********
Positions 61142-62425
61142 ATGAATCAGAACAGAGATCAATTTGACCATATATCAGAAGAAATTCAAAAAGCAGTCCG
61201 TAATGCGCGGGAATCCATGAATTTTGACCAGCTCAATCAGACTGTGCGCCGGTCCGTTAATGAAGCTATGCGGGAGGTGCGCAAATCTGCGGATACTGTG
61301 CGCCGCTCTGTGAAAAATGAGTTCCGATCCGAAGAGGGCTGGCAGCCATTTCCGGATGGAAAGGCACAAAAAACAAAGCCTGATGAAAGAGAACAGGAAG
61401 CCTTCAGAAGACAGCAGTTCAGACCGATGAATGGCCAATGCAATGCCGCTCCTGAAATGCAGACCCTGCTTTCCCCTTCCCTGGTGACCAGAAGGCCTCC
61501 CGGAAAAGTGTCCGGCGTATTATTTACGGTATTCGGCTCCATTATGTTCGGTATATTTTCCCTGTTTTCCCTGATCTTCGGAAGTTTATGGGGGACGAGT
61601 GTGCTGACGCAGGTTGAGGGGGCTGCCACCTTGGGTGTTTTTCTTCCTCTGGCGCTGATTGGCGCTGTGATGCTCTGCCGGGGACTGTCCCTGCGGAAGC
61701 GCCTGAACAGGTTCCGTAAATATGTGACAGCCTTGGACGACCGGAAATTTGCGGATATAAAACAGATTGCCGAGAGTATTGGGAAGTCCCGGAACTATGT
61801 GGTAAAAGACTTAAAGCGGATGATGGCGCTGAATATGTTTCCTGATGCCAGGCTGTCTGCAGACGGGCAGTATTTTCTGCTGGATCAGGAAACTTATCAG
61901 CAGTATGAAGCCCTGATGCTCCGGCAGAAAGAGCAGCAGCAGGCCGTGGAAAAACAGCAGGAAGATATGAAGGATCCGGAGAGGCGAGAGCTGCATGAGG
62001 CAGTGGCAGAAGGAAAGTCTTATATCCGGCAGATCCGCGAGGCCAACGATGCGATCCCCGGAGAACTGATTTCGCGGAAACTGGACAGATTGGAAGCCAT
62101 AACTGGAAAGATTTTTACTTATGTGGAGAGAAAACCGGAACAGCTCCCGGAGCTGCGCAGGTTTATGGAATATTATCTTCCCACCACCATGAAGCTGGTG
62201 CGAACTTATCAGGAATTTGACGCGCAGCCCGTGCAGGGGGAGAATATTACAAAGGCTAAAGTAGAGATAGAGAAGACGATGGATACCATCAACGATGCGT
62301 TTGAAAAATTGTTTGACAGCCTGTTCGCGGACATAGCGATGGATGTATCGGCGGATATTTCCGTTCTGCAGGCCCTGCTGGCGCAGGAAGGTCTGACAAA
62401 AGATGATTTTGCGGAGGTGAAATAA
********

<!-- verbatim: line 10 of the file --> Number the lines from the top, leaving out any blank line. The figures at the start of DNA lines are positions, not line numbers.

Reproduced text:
61901 CAGTATGAAGCCCTGATGCTCCGGCAGAAAGAGCAGCAGCAGGCCGTGGAAAAACAGCAGGAAGATATGAAGGATCCGGAGAGGCGAGAGCTGCATGAGG